We’ve been working with the Secure Development Lifecycle team and Microsoft for quite a while now and they’ve done some excellent work to educate customers on how to build secure applications.  They’ve provided some great guidance and tools and made much of it available in a form that works well for Team System customers.

They’ve recently made a series of announcements about their latest round of investments.  They’ve announced the availability of a Beta of a new SDL process template based on the TFS 2008 MSF Agile process template.  This enables customers doing Agile development with TFS to also be able to take advantage of the great SDL practices and integrate it directly into the way they work today.

They also announced that they will be making a TFS 2010 version of the same template available shortly after TFS 2010 releases.

These templates go well beyond just a few new work item fields, reports, etc.  They integrate security tools and processes directly into your workflow.  For example:

  • One of the core principles of SDL is that security activities need to take place at every point in the product’s development lifecycle. It would make no sense for MSF-A+SDL projects to contain only a finite list of SDL work items that the team could complete over their first few iterations and then never have to do security work again. If a project lasts for 100 iterations or more, secure development practices should be followed in each and every one of those iterations. To support this requirement, MSF-A+SDL team projects will automatically generate the appropriate new security work items every time a new iteration is added to the project.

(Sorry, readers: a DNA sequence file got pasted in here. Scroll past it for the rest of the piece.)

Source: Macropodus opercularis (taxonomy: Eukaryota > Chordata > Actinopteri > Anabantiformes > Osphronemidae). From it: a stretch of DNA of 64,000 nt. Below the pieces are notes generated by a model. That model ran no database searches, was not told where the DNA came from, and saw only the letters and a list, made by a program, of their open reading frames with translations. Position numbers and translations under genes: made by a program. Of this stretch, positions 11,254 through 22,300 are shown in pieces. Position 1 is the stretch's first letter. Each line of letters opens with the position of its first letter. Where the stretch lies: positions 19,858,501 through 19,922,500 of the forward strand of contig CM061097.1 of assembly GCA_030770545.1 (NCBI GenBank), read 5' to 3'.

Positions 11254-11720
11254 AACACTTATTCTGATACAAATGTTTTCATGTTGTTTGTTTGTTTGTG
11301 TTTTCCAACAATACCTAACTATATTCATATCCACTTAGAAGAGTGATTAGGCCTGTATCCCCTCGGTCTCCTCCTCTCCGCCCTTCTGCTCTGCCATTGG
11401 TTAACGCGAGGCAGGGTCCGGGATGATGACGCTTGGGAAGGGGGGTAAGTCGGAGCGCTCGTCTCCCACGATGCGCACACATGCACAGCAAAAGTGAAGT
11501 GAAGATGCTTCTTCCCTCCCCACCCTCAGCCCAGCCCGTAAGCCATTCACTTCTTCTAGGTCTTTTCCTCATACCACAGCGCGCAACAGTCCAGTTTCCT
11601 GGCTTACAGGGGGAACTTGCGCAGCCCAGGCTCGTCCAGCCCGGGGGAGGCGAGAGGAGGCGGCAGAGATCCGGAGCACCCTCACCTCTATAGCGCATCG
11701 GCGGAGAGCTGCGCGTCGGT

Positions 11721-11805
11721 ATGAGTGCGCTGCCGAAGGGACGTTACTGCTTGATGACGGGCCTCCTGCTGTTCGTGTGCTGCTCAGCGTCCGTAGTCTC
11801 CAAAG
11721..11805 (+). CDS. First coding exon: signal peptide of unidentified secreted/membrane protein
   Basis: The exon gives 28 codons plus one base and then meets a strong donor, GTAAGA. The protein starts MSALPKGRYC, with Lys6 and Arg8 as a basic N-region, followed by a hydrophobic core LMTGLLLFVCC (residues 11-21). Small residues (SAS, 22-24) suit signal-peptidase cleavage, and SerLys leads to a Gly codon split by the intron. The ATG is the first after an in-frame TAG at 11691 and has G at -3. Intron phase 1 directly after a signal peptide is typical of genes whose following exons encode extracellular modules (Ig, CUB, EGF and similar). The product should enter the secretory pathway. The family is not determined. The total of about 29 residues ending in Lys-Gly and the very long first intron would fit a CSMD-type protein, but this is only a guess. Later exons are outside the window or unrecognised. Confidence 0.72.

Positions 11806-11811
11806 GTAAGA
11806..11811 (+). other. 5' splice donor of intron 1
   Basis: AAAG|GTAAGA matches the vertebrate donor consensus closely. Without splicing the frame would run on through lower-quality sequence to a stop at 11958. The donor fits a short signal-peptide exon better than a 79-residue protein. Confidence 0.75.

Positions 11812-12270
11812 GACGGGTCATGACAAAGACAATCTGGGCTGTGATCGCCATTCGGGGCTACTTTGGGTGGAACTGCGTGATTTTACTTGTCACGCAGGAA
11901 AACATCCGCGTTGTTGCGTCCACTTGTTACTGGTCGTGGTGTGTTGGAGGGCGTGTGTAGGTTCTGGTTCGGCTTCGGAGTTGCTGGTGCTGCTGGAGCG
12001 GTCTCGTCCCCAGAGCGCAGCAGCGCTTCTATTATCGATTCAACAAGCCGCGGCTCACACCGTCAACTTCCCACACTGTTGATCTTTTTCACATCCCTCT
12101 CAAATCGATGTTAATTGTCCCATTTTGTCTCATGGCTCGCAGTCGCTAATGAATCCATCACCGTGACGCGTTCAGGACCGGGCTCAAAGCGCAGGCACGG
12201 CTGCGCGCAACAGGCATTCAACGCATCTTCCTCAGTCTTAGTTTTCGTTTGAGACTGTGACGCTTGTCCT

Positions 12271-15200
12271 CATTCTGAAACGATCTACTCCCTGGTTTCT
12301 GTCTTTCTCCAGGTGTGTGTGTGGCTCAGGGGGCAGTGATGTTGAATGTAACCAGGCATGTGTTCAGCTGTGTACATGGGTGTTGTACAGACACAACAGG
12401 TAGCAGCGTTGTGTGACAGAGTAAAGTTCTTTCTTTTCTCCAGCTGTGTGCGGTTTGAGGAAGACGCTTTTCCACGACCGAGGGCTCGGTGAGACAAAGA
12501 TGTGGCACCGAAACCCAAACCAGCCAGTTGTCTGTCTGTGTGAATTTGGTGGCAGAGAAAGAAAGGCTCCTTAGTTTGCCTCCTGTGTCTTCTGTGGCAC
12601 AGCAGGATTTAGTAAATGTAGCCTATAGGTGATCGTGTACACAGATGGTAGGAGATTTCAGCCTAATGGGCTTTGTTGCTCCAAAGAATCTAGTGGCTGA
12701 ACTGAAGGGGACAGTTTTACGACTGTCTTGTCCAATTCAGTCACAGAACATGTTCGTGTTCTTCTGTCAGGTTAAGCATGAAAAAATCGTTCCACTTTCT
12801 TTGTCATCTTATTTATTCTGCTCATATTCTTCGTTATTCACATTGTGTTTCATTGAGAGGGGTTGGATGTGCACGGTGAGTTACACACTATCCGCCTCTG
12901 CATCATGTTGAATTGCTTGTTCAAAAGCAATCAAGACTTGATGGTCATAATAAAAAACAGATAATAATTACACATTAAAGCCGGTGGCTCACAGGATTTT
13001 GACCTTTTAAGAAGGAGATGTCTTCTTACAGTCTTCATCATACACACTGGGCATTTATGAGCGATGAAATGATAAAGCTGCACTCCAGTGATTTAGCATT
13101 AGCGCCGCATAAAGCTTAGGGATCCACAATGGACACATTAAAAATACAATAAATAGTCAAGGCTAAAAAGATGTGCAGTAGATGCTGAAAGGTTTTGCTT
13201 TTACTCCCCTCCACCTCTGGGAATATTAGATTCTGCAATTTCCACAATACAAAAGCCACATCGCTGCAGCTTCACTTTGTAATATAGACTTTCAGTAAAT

• Check-in policies that will verify that code being checked into the project’s source control repository are compliant with SDL development requirements.  These policies can find instances of banned APIs that can lead to privilege escalation vulnerabilities, improperly set compiler or linker options that could increase the potential damage of a successful attack, and other dangerous mistakes.
  • The Bug work item has been modified to include Security Cause, Effect, and Origin tracking fields that integrate automatically with the other free tools that the SDL team has already released: the SDL Threat Modeling Tool, the Binscope Binary Analyzer, and the Minifuzz File Fuzzer. Additional reports and filters have been added to the template so that you can easily see which of your security tools are giving you the biggest bang for your buck.
  • MSF-A+SDL team projects will also automatically generate new security work items whenever new Visual Studio projects or web sites are checked into the project’s source control repository. These work items will be appropriate to the type of project checked in; for example, adding a C++ Windows library will generate different work items than adding a C# web application will.

Brian